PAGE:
A1 produced for 27 months until it was shut in for fracture stimulation on child wells A3 (far) and A4 (near). A4 is 722 ft from A1. All three wells have the same landing point target, and all were geosteered toe down.
A total of 314,000 bbl of water injected into A1 before completing the child wells represented about 70% of the estimated theoretical volume required for full pressurization. This volume, however, was deemed sufficient for a pilot project. Water was pumped for about 5 days below fracture pressure at about 40 bbl/min. Instantaneous shut-in pressures (ISIP) were recorded every 62,800 bbl. ISIP’s increased from 4,250 psi at the beginning of the job to about 4,500 psi at the end.
Child wells were completed with engineered perforation and variable stage placement based on log-derived unconfined compressive stress measurements, in contrast to the parent’s rigid geometric stage placement. The former approach maximizes frac-stage spacing by stimulating only rock with similar geomechanical parameters and avoids perforation clusters in possible depleted zones. Table 2 shows stimulation parameters for child wells.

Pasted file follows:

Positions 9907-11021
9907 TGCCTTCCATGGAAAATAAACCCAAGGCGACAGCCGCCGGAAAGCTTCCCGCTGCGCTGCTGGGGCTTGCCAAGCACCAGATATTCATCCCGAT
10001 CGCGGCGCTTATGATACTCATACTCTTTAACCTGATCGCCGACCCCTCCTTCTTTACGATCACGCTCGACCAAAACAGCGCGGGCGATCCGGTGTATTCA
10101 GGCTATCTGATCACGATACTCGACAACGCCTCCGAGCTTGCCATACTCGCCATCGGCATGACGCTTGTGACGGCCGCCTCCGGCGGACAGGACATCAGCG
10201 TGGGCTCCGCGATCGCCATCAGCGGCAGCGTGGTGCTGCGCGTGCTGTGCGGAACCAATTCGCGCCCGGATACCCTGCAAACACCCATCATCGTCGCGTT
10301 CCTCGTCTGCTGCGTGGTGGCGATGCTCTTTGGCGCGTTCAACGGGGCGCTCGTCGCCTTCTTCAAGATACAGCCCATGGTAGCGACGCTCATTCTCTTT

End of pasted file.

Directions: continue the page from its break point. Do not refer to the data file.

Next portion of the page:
Fig. 9 shows A1 WHP during A3 and A4 fracturing. Interference started on A4’s Stage 15 which was at the toe of the parent and about a third from the bottom of A4. Interference continued and maximized at stages near the heel of A1, indicating that near-heel A1 stages were the most depleted.
Tracer analysis after flowing back all three wells showed that all stages in child wells contributed oil and water. The heels produced an average stage amount of total fluid but flowed back little oil vs. water. This effect was attributed to the parent well’s heel stage depletion. Only slight connectivity was observed between A3 and A4 Frac Stages 10, 11, and 12 due to less than 2% of tracers injected in these stages being recovered in A3. There was practically no connectivity from A3 to A4 because only about 1% of the oil tracers injected in A3 well stages were recovered in A4.
The results showed that stimulated fractures between A4 and A3 were not highly connected and the selected well spacing was appropriate for pad development.
Comparing post-completion results between the pilot pad using a pressurized parent and other pads without pressurizing the parent showed that increasing distance between wells (3,281 ft) without pressurizing the parent may have had minimum risk for fracture hits but resulted in child wells with lower productivity than the parent and yielded lower reserves (Table 3). Pad 1 child wells had about 50% less cumulative oil production than the parent.